Whilst martial music's choral strains,
Floating melodious o'er the plains
In a full tide of swelling sound,
Now made each throbbing heart to bound,
And then with softer, calmer lay
Sooth'd ev'ry ling'ring care away;
None could have known or guess'd, I ween,
But they who War's fell arts had seen,
That all this splendid pomp and show
Should usher in-but crimes and woe;
That this fair dawn, so bright, so gay,
Was but the prelude to a day
Of blackest storms ;-of horrors dire ;-
Whirlwinds of smoke, and storms of fire;
That ere the steeds of Day should lave
Their breasts in Atalanta's wave,

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Thousands of those they now beheld Should slaughter'd press the gory field. The sight of so many men met for each other's destruction, merely To gratify some Tyrant's will,

Or sceptres win for crafty knaves, Astonishes even Death himself, who begins to moralize upon the occasion, and to be half inclined to recede from his anticipated feast. After enumerating the wicked or foolish motives which have led to bloody wars, he concludes his soliloquy thus,

Then let mankind no more complain
Of War, or mad Ambition's reign;
Themselves encourage, foster, feed
The hydra 'neath whose fangs they bleed.
Withhold the meed of high renown;
Pull the triumphal column down;
The trophied arch,-the sculptur'd bust,—
And hurl the banner in the dust;
Mark with the brand of infamy
Each blood-stain❜d name in history;
Guard ardent youth against the verse
Where bards with praise their deeds

rehearse,

Let not the kindling, madd'ning page Infect their souls with Glory's rage; Nor, whilst their hearts with life are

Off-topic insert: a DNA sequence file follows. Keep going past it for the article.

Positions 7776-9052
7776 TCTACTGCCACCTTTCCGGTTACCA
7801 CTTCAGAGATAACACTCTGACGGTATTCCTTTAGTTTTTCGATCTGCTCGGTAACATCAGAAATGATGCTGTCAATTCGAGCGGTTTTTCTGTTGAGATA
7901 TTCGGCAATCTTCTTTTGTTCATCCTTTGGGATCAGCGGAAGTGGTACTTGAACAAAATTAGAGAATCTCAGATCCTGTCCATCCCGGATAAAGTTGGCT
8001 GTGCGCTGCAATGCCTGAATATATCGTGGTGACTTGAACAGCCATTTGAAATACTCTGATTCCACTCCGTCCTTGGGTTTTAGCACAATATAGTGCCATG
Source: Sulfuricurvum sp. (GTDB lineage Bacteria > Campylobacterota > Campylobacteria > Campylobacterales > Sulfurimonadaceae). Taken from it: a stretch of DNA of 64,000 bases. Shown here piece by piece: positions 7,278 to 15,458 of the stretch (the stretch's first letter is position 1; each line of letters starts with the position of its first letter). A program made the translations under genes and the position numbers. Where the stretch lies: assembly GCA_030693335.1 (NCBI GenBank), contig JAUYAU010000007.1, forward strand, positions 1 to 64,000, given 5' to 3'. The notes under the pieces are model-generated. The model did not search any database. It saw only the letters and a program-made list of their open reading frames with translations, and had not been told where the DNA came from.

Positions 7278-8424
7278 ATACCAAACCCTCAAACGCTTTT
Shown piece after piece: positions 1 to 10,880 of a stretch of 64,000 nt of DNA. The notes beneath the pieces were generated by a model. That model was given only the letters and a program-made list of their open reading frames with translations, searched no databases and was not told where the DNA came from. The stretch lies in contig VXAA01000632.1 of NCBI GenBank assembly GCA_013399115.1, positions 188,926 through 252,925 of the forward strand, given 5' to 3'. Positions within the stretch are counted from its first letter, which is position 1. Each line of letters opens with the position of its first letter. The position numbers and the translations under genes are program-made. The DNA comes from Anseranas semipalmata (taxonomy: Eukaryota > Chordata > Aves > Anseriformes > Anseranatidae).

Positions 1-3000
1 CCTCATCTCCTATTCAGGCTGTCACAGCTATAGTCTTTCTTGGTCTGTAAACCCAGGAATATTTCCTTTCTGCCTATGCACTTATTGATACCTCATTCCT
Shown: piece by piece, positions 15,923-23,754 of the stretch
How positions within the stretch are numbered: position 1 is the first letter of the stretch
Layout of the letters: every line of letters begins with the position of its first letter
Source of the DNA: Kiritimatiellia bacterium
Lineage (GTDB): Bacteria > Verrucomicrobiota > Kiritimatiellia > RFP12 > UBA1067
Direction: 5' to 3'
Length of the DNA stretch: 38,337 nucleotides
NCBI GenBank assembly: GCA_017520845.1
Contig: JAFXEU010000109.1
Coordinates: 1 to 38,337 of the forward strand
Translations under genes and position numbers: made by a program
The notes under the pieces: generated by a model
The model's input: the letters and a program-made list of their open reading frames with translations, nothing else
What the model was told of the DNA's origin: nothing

warm,

Thrill with the war-song's wakening

charm;

And laurels will turn sear and brown'-
Will wither on the conq'ror's crown,
For, 'tis not love of slaughter draws
The warrior's sword,-'tis Fame,
Applause;

These are the lures which lead him out,
"Tis Glory wakes the battle shout:
This is the bribe that nations hod

To tempt the ardent, restless, bold; And oft, less cruel they who roam To fight-than they who keep at home." While the armies are preparing for the deadly combat, our Poet represents the King of Terrors as standing upon an ancient tumulus, and with great interest contemplating their movements. He is surrounded by a "hideous group" of attendants. The spawn of sin,-a loathsome birth, By Satan sent to vex the earth, The War-fiend early found the brood, And fed their growth with human blood. Since which, whene'er he stalks his round Of dreary conquest, they are found Attendant on his fell career,Well pleas'd his frightful toils to share. DEATH over all held high command, Dread sov'reign of the grisly band!

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All these, with crowd

Of fiends beside,-fierce, rav'nous, loud,
(As Lust, Rage, Malice, Pride,) were found
The King of Terrors gather'd round,-
Who, as he stood, to distant eye.
Seem'd a dark cliff against the sky.

Poetry has often proved the handmaid of Painting, and has suggested some of the finest subjects for the pencil of the artist. Indeed one of its greatest excellencies consists in those forcible delineations of character and event, which exhibit to the imagination, scenes so correctly drawn and so vividly coloured, that the intelligent and skilful painter seems to be copying, rather than composing, the subjects he wishes to present to the eye. The following description of Death is, we think, deserving of this character.

In truth, he was of giant size,

With parchment cheeks, and hollow eyes,
Fixed and large, which seem'd like brass,
Scal'd o'er with cloudy films of glass :
And such the petrifying rays
Which from them fell,-at his dread gaze
Creatures fast wither'd, as when forth
From Arctic den the blighting north
Pour'd o'er the Gallic host his breath,